Finally, the significance of public space to contemporary views of late antiquity is explored, with a consideration of the modern political matrices which influence our vision. The study is illustrated by around figures, including urban plans, comparative monument plans, facade sections, and colour photographs of selected sites. The first volume is complemented by tables of architectural measurements and site distribution maps, with an index. The second volume contains a gazetteer of ceramic forms with reference to dating ranges attributed to them in standard manuals and works of reference currently in use.
The attention paid to the commonest elements of urban life, deliveries of goods to sewers, is designed to give one a comprehensive urban portrait, that is as much bottom-up as it is top-down. Although some textual bias towards the lives of the wealth is admitted, a light is shone towards the habits of stall-holders, beggars, children, wherever this is possible. This, alongside evidence for inter-communal religious coexistence in public life, is seen as being a distinctive feature of urban life in the period, where Christianisation was both slow and subtle, supporting or ignoring, rather than overturning the classical city, which continued in many ways to resemble the form it had in the classical and Hellenistic period.
This is nowhere more obvious than in the Aegean region where a distinctively Greek regional urban identity can be seen in the building projects of the 6th c. The extent to which is reflected Balkan urban patterns is less clear, although it did so in materials. Its other major affinity is with Rome, most obvious in terms of its public plazas.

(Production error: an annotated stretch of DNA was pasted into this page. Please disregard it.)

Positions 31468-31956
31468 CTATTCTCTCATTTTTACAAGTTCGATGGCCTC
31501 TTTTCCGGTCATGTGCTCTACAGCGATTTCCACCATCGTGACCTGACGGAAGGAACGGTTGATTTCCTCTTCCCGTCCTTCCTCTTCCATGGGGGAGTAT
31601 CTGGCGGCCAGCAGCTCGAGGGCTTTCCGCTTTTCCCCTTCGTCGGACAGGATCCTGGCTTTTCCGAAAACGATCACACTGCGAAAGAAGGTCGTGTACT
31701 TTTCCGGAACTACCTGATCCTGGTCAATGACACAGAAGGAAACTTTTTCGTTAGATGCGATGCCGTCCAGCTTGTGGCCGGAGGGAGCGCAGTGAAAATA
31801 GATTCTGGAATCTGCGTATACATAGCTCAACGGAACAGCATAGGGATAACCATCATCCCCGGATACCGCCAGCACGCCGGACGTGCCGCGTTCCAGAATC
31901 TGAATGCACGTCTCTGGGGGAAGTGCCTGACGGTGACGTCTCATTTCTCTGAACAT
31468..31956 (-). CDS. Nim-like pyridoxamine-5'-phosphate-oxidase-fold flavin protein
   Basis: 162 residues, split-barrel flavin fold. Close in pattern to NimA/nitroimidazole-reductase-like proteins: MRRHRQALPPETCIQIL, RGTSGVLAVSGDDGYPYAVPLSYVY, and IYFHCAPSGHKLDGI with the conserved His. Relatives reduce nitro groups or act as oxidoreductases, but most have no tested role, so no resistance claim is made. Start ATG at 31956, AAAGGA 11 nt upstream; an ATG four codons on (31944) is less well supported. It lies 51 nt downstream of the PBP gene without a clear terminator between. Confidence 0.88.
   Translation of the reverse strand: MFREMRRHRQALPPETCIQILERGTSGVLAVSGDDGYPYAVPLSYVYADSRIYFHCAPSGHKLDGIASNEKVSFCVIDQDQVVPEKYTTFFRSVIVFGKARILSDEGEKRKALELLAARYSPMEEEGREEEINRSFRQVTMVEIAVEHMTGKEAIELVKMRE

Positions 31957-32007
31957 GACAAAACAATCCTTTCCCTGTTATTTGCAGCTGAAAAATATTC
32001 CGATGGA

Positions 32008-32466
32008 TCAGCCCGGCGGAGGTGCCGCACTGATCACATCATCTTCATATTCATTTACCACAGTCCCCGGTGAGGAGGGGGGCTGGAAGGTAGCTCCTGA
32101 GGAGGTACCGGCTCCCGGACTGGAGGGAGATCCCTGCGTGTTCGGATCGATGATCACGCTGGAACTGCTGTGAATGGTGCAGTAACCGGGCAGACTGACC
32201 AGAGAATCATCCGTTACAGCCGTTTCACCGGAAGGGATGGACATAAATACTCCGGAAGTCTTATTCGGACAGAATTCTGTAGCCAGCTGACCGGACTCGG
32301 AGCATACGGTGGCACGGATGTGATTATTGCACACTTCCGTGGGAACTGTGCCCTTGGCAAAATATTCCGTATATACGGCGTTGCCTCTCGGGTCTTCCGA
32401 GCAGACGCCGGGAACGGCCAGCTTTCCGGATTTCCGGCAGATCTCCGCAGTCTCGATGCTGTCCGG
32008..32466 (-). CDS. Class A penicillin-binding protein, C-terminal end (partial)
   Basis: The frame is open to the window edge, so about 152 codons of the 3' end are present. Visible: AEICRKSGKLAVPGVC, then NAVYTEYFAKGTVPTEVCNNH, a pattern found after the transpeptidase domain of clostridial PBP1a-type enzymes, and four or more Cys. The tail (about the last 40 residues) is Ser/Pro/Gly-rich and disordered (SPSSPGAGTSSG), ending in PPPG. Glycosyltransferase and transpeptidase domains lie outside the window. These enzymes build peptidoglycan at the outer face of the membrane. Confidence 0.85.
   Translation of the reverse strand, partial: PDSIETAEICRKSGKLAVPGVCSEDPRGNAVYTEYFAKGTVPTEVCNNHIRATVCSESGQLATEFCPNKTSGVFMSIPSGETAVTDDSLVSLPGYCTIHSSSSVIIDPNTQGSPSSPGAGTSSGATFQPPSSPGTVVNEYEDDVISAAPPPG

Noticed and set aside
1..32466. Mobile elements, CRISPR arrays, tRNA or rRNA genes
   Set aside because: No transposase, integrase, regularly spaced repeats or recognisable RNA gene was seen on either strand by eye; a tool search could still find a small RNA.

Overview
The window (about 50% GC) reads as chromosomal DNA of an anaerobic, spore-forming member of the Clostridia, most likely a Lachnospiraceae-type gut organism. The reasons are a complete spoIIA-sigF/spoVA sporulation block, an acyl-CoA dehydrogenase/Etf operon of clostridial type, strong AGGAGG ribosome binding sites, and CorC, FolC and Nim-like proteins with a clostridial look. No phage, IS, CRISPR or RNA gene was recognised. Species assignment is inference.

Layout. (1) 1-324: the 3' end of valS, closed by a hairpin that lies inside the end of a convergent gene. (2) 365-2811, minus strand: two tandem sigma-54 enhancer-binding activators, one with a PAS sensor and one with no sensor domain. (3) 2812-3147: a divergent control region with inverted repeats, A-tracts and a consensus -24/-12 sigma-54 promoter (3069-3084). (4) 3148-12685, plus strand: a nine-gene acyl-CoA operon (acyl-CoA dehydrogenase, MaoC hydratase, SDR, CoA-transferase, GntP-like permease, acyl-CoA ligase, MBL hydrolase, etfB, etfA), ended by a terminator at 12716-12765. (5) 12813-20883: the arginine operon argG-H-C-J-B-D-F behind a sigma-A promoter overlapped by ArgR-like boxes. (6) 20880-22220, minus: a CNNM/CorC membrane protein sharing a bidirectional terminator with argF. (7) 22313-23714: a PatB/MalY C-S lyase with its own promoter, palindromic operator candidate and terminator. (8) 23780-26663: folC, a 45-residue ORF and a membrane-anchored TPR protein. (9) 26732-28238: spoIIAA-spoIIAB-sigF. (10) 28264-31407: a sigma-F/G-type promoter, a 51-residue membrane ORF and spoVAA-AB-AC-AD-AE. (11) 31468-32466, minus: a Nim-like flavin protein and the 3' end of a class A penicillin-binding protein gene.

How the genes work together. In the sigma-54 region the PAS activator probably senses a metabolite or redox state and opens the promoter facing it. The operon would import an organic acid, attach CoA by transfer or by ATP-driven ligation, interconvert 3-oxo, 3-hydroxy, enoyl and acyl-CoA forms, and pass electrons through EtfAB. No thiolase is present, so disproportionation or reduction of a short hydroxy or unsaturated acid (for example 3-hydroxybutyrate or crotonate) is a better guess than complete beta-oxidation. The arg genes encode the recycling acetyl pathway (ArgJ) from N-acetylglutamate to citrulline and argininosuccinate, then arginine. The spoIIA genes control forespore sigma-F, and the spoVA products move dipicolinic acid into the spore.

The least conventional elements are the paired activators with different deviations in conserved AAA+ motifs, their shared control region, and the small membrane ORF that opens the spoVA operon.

Other notable observations, made by accident rather than design, include the identification of a severe recession in public works, not in the 4th c.
In the West, streets and fora were covered by beaten earth or worse, whereas, in the East, repairs simply stopped, although surfaces remained clean. The late 5th c.
A few previously undetected urban habits are identified, such as a western tendency to repave only a portion of very wide streets, in the 4th c.
The purpose of the work is, however, not merely analytical, but to produce a fog of sensations through which one might perceive everyday life and urban experience within the varied cities of the late antique world. The work encourages a positive evaluation of late antique culture from its heartland, and its most prosperous cities, from say the Gaza known to Choricius and his classmate Bishop Marcian, or the Emessa known to Symeon the Fool, rather than from the crumbling towns of 5th c.
Britain or 6th c. These cities were places of admirable amenity, where the classical city reached its most sophisticated, at the level of pedestrian street experience, still serving the ordinary citizen. From this, the author has felt the need to identify something more than rupture, discontinuity, and reinvention in late antique life and point to substantial strands of authentic untroubled continuity with the classical past.